I can easily convince myself that any interaction I have with a stranger will be interpreted poorly. They will probably think that I’m creepy for talking to them or just trying to sell them something. I’ve predicted the future and it doesn’t look bright so why should I even try? Logically, I know that they’re probably just as scared and lonely as I am. They probably would love someone to talk to about more than just the weather. They want to be known and loved as much as I do, but vulnerability can be scary. 

Tim Keller puts it like this: “To be loved but not known is comforting but superficial. To be known and not loved is our greatest fear. But to be fully known and truly loved is, well, a lot like being loved by God.”

This is exactly what Jesus gives us. He knows us—our hidden secrets and deepest shames—and yet he willingly steps up to bear the weight of all the wrong we’ve done on the cross. Our neighbours could know the worst of us and reject us, but ultimately we are fully accepted in Christ. Rejection is a real risk, and potentially very painful. But it pales in comparison to the unconditional love of Jesus. We have nothing to lose from loving our neighbours honestly and vulnerably.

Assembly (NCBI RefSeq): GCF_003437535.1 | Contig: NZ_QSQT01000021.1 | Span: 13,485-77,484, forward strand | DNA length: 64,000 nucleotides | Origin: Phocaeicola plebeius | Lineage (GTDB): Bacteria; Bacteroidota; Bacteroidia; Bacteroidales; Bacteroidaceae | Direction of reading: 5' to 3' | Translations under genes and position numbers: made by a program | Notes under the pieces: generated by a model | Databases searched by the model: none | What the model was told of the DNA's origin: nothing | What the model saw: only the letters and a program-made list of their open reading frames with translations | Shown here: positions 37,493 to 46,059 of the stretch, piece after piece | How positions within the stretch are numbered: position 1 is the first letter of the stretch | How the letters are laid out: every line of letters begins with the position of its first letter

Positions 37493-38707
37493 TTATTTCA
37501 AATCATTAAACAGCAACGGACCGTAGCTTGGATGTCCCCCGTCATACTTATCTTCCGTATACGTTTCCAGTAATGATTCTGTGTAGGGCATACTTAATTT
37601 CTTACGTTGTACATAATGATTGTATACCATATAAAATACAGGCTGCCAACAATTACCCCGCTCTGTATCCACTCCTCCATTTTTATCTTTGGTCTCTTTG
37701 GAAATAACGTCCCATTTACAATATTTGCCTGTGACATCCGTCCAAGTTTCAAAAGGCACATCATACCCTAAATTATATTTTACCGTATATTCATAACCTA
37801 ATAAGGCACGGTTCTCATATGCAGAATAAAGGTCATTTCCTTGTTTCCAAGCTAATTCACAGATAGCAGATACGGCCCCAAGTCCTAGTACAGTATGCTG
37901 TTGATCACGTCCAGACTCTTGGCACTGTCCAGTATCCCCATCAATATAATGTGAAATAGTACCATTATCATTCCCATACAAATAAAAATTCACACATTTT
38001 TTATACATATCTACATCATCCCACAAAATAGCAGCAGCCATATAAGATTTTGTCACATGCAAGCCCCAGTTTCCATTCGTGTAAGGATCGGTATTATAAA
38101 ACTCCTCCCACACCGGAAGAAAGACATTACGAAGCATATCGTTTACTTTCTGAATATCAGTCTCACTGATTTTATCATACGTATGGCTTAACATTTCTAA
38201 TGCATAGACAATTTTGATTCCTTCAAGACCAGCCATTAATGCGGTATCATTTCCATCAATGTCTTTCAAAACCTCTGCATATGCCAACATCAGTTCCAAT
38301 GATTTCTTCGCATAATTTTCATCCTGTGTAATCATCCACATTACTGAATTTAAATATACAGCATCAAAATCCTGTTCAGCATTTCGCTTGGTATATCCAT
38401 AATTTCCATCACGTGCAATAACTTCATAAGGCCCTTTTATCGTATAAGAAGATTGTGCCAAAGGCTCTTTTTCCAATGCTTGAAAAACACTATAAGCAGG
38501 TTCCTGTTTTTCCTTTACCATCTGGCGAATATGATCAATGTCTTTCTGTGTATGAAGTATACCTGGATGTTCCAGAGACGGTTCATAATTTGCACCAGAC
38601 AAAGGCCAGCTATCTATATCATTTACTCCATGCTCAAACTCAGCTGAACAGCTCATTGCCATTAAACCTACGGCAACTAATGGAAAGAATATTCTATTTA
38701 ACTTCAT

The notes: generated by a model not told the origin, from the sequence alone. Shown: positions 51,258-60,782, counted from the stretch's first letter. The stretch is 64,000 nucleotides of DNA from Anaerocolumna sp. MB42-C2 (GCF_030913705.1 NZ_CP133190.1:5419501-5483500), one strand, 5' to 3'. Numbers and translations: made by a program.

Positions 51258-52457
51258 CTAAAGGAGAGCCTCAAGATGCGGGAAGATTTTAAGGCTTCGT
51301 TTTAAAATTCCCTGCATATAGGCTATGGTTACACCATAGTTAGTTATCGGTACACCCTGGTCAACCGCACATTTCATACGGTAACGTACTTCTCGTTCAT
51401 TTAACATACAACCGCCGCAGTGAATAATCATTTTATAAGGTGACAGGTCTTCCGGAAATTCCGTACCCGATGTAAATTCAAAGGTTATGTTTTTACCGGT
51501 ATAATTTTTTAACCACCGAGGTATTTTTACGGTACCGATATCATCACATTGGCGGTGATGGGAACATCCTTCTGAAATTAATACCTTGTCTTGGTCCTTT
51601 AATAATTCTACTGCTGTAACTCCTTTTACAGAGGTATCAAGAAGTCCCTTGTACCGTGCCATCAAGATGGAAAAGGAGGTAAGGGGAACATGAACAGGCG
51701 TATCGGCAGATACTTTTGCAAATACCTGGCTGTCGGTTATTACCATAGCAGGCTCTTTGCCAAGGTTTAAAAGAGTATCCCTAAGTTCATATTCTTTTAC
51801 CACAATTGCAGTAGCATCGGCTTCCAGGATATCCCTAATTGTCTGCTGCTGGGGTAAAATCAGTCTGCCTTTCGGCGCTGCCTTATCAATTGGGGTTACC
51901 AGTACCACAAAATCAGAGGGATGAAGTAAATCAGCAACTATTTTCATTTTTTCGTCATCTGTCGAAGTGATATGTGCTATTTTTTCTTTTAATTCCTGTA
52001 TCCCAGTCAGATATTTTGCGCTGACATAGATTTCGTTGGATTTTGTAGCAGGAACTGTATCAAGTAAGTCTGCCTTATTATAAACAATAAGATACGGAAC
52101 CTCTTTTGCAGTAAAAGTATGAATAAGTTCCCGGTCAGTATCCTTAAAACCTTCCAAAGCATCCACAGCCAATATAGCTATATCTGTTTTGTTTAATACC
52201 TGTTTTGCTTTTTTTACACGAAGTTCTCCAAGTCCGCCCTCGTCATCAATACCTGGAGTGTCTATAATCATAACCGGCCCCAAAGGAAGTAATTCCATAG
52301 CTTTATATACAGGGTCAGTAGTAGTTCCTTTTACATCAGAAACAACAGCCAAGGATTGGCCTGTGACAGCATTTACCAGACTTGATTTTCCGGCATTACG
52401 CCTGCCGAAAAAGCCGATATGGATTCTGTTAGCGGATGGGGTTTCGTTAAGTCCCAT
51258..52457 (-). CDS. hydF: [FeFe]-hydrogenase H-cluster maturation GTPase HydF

Comfort

I like the easy way out—the shortcut, the path of least resistance. I like to be comfortable. Loving my neighbours seems like a time-consuming, emotional experience that I would never naturally desire. I just wish I had the boldness to be like Ron Swanson from Parks and Recreation, who upon meeting his new employees says, “If you show up on time, speak honestly, and treat everyone with fairness, we will get along just fine. Though, hopefully, not too fine as I’m not looking for any new friends.” That’s all I want to say most of the time, but I know that I’m called to be welcoming, and joyfully so. 

When Jesus left heaven to come and live in a human body, it must have been impossibly uncomfortable. Jesus didn’t even live as a powerful ruler but as a humble carpenter, in a day and age without healthcare, cars, or the internet. He descends into greater depths of discomfort when he submits himself to death on a cross. He lived an extremely hard life that makes whatever I complain about look silly. 

Yet again, though, he doesn’t leave me with an impossible comparison in order to pile on the shame. He shows me that true comfort is found in himself; that whatever comfort this life offers apart from him is fleeting. I need to take my eyes off what might feel most immediately comfortable and lift them up to see eternal, full comfort—comfort that endures current hardships, potential embarrassment, and the awkwardness of establishing new friendships in order to reach new levels of joy in the future.